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[QUOTE=Roody]He was already getting up, and laughing his head off! He had a patch of road rash on his elbow, about the size of a quarter. Otherwise, he was just fine.
QUOTE]

What is it about the crash that brings the laughter? I had a brake come off my bike and stick in the spokes a few weeks back (learned on Monday I should have fixed it Sunday), and I landed with the bike on my back. When a skateboarder asked if I was ok, I couldn't stop laughing long enough to tell him I was fine.
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Old 10-10-05, 01:04 PM   #22
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What is it about the crash that brings the laughter? I had a brake come off my bike and stick in the spokes a few weeks back (learned on Monday I should have fixed it Sunday), and I landed with the bike on my back. When a skateboarder asked if I was ok, I couldn't stop laughing long enough to tell him I was fine.
I told Jerry he was laughing because he was embarrassed and he agreed. Maybe part of it is relief that you didn't get hurt, plus the endorphins are probably pretty high then.
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Old 10-27-05, 07:17 PM   #23
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I have the worst story of being hit by a car. It was my first day back as a messenger i was heading home down state street when a patty wagon's door swung open and smacked me right in my right hip. I was down on the ground in seconds writhing in pain. The cop came out and asked me if i needed a doctor i said no (no insurance). He then procced to yell at me for riding to close to cars and going to fast even though if he had looked behind him as he was opening the door this would have never have happened. I wanted to tell him how much of an ******* he was but I was afraid of chicago PD's infamous love of locking up those who question their authority. Anyway i limped home and got my friend to buy me 40oz to relive the pain. I worked the next day with a giant bruise on my left side fortuatly nothing was broken. often times I do find bike accidents i get in funny but this one not so much perhaps because it highlights some serious problems present in society, namely soft flesh meeting with metal door=Chicago PD bunch of jerks.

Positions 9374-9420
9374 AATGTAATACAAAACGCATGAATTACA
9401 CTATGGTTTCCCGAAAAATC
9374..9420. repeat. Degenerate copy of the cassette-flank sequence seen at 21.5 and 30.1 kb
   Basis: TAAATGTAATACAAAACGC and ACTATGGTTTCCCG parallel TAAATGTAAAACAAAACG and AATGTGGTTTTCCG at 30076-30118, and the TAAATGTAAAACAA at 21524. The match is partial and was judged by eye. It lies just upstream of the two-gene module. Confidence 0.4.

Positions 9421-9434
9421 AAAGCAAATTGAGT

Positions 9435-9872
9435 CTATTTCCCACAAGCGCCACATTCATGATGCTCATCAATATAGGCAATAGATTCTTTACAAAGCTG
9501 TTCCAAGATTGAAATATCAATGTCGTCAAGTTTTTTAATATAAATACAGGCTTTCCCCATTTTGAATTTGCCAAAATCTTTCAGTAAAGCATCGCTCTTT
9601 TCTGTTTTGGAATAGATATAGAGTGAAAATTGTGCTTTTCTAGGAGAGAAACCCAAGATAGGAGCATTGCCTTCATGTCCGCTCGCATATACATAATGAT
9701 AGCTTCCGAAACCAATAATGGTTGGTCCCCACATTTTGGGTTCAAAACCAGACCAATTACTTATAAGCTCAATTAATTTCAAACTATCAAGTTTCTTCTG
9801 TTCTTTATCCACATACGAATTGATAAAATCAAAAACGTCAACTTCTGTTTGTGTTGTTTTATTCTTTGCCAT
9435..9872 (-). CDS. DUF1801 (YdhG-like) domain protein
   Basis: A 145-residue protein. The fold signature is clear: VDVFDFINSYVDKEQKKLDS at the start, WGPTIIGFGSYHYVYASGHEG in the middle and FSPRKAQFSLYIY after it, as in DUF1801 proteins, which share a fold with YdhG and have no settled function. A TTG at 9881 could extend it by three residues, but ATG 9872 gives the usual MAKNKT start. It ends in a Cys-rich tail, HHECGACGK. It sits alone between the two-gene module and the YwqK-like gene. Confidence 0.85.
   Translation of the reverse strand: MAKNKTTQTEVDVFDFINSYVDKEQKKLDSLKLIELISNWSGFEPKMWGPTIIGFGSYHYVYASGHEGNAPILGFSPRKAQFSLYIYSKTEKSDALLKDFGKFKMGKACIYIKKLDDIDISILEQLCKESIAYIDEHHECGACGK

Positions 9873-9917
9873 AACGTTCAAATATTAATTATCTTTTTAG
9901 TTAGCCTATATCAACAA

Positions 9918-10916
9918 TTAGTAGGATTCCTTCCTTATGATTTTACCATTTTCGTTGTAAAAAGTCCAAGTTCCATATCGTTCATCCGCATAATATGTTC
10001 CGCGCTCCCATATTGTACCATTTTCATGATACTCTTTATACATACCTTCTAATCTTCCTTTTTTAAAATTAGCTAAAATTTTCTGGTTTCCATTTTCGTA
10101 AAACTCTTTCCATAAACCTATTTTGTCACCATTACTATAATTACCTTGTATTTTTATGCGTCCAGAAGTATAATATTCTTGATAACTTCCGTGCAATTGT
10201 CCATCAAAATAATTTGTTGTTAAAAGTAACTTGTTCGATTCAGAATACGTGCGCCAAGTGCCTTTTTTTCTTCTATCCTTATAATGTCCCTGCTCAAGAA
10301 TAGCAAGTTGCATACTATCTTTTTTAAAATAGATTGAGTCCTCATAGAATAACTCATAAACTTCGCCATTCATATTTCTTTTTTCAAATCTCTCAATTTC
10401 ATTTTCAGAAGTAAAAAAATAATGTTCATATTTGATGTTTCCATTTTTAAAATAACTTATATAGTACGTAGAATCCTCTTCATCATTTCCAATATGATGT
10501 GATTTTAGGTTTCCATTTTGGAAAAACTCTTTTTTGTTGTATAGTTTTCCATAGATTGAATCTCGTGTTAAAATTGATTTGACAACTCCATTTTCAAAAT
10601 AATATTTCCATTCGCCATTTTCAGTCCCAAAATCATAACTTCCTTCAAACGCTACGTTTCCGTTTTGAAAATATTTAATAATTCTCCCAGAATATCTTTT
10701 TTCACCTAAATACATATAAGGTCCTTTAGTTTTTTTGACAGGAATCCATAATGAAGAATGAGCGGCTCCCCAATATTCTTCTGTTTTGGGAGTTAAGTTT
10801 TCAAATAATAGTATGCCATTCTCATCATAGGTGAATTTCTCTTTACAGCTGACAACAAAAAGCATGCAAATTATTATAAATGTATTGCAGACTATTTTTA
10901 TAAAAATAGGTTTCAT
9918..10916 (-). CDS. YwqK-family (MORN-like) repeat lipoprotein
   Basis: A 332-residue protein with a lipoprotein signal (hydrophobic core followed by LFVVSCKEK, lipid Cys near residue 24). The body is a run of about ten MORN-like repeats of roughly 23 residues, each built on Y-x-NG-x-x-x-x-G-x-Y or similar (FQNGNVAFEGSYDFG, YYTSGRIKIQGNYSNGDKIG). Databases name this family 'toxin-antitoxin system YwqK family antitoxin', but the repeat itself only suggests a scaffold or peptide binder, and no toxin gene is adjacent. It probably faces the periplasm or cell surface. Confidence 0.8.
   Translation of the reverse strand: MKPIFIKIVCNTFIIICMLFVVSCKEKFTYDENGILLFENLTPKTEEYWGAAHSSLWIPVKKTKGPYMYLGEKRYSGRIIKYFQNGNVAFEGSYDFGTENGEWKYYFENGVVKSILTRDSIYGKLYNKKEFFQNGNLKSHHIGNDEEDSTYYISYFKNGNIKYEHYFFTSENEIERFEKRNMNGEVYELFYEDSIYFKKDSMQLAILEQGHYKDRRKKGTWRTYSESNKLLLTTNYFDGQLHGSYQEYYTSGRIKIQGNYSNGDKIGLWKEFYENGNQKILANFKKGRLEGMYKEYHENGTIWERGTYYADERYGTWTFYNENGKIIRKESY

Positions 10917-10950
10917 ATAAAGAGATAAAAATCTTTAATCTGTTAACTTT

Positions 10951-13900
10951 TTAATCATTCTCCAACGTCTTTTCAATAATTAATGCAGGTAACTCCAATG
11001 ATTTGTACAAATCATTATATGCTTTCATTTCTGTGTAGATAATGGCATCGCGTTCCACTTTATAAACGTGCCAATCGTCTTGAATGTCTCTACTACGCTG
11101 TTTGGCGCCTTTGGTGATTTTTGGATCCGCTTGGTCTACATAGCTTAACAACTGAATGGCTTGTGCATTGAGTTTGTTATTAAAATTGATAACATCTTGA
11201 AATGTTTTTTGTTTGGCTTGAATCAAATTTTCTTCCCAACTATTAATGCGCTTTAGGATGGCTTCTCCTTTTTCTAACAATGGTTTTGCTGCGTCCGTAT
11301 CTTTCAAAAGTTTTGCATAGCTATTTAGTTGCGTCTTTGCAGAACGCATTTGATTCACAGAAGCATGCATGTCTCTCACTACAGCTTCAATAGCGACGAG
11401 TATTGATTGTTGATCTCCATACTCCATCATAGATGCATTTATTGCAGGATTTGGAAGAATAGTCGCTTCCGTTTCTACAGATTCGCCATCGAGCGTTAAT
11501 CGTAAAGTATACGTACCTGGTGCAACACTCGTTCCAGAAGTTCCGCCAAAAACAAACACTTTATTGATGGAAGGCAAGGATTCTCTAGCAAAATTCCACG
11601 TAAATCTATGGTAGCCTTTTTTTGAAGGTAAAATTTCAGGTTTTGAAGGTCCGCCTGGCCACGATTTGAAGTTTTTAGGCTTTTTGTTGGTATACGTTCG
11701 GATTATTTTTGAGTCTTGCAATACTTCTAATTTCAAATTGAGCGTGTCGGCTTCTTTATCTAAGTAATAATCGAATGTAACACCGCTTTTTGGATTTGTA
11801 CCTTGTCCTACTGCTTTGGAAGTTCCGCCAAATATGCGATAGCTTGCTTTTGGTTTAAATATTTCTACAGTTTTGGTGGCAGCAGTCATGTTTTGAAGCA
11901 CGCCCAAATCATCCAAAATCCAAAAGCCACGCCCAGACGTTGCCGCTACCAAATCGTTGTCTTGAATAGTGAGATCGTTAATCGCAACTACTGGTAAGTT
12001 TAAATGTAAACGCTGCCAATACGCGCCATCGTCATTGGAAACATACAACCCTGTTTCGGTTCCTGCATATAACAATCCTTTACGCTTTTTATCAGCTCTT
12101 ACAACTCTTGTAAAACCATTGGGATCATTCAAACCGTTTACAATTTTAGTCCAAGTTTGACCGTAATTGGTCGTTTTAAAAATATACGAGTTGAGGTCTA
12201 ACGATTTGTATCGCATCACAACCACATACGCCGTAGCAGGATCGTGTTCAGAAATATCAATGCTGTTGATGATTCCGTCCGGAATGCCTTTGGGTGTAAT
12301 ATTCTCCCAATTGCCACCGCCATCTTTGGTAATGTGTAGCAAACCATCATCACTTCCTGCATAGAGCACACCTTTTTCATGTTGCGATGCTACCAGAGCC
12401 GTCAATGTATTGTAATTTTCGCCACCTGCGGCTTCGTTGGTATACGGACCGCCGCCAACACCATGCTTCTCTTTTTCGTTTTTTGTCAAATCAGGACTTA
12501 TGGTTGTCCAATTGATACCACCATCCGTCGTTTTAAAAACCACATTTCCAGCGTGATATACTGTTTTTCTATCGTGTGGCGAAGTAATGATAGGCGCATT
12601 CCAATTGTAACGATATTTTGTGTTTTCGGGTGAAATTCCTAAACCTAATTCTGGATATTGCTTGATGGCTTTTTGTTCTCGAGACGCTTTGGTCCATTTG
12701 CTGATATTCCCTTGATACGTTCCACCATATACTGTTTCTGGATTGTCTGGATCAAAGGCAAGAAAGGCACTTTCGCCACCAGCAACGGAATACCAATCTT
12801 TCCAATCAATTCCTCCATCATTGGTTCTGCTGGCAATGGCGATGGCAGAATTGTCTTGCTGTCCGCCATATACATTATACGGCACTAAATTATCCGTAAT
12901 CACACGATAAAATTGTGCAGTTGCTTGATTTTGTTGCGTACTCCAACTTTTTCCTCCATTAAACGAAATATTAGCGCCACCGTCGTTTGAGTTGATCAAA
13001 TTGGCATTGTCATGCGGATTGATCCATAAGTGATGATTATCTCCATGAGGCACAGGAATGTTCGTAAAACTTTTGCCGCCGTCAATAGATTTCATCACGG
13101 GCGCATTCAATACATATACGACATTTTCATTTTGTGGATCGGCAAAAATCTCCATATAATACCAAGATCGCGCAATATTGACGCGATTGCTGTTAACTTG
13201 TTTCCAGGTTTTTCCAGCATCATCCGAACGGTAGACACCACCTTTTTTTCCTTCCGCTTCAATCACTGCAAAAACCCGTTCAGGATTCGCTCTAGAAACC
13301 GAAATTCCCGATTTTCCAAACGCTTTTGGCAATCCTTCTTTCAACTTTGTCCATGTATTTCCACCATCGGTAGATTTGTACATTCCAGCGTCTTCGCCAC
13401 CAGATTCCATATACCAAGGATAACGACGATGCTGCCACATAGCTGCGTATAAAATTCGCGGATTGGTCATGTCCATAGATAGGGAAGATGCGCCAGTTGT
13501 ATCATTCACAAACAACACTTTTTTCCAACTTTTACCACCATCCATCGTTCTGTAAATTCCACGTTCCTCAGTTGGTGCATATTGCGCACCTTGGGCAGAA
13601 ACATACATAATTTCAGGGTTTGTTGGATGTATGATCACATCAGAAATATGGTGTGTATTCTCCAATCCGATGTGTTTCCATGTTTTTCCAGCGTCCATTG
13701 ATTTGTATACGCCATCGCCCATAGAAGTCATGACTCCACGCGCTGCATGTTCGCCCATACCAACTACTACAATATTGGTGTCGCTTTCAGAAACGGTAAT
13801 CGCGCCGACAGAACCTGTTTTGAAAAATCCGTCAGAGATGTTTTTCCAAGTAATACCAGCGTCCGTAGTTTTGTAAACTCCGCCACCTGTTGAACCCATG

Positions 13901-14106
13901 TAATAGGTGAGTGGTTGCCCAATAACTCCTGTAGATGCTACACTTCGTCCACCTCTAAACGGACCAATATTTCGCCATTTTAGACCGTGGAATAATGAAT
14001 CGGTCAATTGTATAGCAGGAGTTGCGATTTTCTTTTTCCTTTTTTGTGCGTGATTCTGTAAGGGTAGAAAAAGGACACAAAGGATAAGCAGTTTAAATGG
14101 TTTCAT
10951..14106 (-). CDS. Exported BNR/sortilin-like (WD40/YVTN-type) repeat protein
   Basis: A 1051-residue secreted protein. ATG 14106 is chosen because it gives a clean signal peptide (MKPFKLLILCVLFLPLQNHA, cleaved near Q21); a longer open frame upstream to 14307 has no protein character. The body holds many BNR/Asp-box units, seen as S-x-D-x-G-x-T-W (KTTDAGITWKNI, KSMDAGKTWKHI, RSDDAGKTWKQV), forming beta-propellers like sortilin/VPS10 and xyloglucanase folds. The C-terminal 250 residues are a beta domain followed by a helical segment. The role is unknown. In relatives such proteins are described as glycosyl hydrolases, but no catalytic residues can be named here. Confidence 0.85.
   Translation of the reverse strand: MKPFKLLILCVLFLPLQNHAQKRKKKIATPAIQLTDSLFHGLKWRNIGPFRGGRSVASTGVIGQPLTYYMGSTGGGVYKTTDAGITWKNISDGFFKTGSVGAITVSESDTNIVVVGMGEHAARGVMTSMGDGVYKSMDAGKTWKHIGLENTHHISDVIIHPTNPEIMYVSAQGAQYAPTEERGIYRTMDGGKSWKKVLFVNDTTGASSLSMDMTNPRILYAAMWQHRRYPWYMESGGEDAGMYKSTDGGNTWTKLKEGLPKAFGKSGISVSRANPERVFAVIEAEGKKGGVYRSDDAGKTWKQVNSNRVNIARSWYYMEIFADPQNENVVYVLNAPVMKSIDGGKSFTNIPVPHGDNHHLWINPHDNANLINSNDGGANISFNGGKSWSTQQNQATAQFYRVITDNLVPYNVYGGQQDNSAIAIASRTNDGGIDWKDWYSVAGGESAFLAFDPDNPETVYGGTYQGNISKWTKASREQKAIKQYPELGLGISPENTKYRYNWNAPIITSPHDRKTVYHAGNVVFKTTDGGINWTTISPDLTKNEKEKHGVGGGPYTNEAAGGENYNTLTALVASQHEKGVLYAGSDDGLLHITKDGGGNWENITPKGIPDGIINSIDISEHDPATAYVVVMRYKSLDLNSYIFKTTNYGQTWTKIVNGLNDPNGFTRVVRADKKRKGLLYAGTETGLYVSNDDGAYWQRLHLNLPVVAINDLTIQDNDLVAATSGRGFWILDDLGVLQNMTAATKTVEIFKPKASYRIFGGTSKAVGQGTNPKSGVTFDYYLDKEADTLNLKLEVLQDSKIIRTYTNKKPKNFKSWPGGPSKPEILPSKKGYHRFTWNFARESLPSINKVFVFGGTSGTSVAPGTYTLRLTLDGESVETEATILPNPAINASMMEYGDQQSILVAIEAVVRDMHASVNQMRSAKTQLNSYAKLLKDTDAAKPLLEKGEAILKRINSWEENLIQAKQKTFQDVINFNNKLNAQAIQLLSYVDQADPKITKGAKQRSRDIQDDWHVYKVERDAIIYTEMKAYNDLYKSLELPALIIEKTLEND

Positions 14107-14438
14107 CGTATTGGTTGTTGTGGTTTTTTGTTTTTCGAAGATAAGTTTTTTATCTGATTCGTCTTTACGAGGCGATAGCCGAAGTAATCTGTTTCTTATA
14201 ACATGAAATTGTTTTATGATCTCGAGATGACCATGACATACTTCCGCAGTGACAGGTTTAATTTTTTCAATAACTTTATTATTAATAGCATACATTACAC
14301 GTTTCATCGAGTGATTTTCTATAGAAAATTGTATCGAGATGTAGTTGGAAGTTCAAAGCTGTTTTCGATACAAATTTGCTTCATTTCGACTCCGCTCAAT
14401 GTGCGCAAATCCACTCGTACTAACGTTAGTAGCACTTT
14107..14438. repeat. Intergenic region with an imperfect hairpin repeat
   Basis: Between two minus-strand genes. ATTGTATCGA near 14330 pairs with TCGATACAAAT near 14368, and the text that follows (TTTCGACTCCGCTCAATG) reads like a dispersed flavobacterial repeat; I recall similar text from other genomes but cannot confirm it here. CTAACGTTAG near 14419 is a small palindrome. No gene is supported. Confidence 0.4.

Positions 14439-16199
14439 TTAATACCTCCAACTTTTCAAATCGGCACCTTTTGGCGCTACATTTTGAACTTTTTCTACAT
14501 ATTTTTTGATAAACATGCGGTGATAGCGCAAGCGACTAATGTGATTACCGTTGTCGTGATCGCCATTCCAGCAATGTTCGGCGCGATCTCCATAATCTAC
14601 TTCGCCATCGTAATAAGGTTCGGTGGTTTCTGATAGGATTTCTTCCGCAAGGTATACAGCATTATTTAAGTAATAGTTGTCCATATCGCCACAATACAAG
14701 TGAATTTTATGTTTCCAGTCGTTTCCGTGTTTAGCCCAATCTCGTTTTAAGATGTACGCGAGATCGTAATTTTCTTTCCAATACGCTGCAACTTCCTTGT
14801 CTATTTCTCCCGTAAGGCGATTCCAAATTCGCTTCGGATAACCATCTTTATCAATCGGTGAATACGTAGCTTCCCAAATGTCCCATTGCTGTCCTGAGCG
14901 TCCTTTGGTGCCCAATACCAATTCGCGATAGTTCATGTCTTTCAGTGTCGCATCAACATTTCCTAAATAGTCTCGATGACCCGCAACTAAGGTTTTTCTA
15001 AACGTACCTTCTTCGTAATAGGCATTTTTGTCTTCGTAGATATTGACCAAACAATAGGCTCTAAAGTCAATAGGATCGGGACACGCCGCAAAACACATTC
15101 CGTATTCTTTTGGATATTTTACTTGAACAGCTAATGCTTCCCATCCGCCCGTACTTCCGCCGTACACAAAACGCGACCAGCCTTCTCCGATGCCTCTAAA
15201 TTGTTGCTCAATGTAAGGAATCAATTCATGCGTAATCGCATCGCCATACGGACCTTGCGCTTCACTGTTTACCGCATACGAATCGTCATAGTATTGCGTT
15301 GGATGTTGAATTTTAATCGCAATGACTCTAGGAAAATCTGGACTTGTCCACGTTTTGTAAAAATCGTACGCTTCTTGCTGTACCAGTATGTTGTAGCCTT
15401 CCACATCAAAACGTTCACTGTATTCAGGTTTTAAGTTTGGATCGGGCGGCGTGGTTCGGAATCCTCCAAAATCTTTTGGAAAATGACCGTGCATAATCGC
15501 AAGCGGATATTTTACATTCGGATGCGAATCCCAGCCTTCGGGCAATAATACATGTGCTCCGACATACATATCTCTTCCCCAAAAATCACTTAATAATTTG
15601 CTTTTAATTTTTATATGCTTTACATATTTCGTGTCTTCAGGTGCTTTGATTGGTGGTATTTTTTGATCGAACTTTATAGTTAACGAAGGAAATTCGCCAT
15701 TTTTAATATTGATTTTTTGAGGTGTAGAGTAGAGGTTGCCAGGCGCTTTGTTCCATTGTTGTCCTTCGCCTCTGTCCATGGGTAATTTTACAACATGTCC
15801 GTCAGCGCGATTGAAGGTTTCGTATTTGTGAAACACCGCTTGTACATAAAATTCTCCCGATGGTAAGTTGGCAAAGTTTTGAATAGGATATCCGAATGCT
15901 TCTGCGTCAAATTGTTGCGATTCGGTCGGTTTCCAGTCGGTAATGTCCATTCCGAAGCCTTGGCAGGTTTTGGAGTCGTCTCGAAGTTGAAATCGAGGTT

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Old 10-28-05, 04:00 PM   #24
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yeah, isn't it funny how people nearly kill you, then proceed to honk at you, flip you off, yell at you, as though they had nothing to do with almost forcing a 3000 pound hunk of metal down at you at 35 mph?

i've only actually been hit once, the good ol' "car doesn't signal, and pulls out to make a right turn right in front of you, forcing you to skid to to a screeching halt". at least the driver got out, apologized profusely, picked me up and made sure i was okay. a little shaken after that, but not much. just aware. when you drive, you should pay attention to a thousand things, but most people don't. when cycling, i have to watch parked cars for doors, cars ahead of me for all the numerous stupid things driver do, cars behind me to know where i can go if doors open or to make a turn, watch pedestrians, blah blah blah...you can't ride if your eyes aren't open to all the potential dangers there are. and there are a lot.
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Old 11-12-05, 06:32 PM   #25
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I had my bike ripped off from-underneath me. One gang was following me on bikes, trying to surround me another gang just cut to the chase and pinned me to the curb with their '60s Impala. The last I saw of that bike was it 4 feet in the air with one gang on each end struggling for it.

I wasn't hurt physically. Fortunately I had a heavy duty curly cable and books in my backpack when they hit me there with a baseball bat. I walked to the cops HQ two blocks away. The treated me like a liar till a lady called in a report of it. She even knew one of the perps, but the cops never did anything.

But the next night I rode my back-up bike and my commuting time over 10 miles dropped by 10 minutes, and never got slower again. For the next 9 months I rode paranoid. I pedaled hard and didn't let anyone catch up with me. I finally decided to leave LA and go back and finish my degree in Santa Barbara. The change of scenery did me good.